Apple analyst Ming-Chi Kuo recently said that Apple will release Arm-based MacBooks in the last quarter of 2020 or the first quarter of 2021, 9to5Mac reported yesterday, and that MacBooks with an "all-new design" would debut later.
Kuo has beaten the Arm-on-Mac drum for a while. He said in February that he expected Apple to release the first Mac devices equipped with custom processors sometime in the next 18 months; now his predicted timeframe has narrowed.
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Not that Kuo's the only one expecting Apple to switch at least some of its Mac lineup to custom processors. Intel officials said the same in 2019, and on March 8 former Apple executive Jean-Louis Gassée said it would be possible, albeit quite difficult.
9to5Mac said Kuo's research note was light on other details. It's not clear if the first Arm-based Apple notebook is expected to be a MacBook Air, MacBook Pro or another model entirely. Nor is it clear how many products will be Arm-ed.
Kuo didn't offer details about the MacBooks with an "all-new design," either, other than his prediction that they will debut in the Q2 or Q3 of 2021. But at least it seems like we might finally see an Arm-based Mac sooner than later.
You may be right that these appear first to air books, but very soon these will be Also pro books. Workstations may remain wintel prosessor mode, but not for long.
What x86 instructions are you referring to in particular? If you're talking about stuff like AVX, ARM has their own vector extensions too.
That couldn't be more wrong. The main differences are memory speed, and clock speed. The current design of the iPhone's CPU would already be pro speed, just running at 4ghz, having faster desktop memory, and double the cache. You can see this with the Amazon Graviton2, and Apple's ARM cores are already 40 percent faster than those ones (A76) and yet it is already equaling Intel and AMD.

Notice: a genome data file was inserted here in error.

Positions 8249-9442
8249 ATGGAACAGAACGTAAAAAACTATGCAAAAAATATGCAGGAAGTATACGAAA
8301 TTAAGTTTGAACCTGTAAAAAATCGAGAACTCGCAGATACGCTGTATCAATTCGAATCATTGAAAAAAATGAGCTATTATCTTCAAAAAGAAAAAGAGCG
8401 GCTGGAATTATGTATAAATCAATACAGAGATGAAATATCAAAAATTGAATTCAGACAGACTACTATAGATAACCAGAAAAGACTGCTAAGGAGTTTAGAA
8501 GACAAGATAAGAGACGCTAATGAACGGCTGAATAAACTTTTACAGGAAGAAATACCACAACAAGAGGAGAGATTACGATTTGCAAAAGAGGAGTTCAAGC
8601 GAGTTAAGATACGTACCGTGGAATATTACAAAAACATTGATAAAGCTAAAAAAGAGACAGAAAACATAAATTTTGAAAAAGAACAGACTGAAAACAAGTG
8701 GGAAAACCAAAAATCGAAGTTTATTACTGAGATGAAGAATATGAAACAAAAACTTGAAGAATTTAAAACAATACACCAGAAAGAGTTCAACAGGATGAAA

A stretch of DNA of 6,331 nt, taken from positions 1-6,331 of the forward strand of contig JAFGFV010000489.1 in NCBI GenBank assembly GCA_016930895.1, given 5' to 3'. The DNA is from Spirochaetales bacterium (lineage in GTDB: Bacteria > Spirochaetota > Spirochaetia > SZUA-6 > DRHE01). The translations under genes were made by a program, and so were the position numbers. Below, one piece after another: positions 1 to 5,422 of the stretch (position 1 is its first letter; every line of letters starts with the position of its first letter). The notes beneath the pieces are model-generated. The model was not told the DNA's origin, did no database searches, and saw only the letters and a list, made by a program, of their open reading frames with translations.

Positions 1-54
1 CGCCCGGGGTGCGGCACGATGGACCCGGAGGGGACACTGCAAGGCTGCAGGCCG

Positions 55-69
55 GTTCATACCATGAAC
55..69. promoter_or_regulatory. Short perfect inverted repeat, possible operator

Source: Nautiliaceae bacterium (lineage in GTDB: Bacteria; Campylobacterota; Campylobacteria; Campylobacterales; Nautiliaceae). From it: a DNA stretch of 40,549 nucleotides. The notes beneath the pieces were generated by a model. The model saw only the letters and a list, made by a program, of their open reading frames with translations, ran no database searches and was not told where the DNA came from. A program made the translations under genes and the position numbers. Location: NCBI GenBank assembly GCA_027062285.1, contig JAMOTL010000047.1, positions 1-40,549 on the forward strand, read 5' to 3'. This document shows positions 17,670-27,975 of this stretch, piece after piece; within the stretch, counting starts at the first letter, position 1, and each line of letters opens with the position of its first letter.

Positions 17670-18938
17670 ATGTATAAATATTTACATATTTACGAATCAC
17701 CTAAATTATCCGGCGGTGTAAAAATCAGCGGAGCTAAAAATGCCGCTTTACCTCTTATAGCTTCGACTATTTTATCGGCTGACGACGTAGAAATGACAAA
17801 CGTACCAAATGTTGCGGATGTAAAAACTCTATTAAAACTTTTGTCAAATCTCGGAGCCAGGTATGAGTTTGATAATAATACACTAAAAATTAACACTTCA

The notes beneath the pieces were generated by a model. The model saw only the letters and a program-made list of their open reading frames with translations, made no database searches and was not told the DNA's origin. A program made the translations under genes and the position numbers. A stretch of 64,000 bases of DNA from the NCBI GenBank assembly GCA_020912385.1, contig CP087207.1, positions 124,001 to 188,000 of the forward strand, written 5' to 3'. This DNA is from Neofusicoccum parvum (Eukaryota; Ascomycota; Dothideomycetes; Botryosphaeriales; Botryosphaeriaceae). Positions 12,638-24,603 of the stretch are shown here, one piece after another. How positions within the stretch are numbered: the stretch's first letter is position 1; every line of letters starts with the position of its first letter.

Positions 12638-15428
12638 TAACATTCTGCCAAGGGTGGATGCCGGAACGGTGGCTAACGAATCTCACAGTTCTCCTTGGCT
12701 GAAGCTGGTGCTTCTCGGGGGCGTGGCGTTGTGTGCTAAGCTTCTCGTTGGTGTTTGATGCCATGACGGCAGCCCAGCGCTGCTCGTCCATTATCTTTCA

People forget that Intel has to run their chips at lower and lower clocks the more cores you have in the chip. Some slight redesign to scale better with more cores (ram issues) and they'll be golden by September. No need to wait.
Whatx86 instructions? I am gonna say all of them. Programs that run on x86 make up at least 99.99% of the market on PC and PC Mac. It is gonna be pretty hard for Apple to try to replace that in a short time frame with their non x86 programs. Yes they may at some point do it but that is a long ways off. I am also sure Intel won't go away without a fight. Apple has to remember they can not push around a company like Intel like they have with so many others in the past. My opinion only if I'm right cool and if not I feel sorry for Apple fans because not only will they be locked into the little walled garden but also locked into a eco system that has no where to go because they will be on a platform that no body else is gonna be supporting for a long time.
This also isn't the first attempt at using ARM in a traditionally x86 role, e.g. Snapdragon 8c in laptops. Although they've all been pretty low power devices so far AFAIK.
This also isn't the first time Apple has changed ISA (powerPC to x86), and that worked out well for them. Admittedly that was probably an easier change for the industry to stomach, given that x86 was already the dominant PC architecture.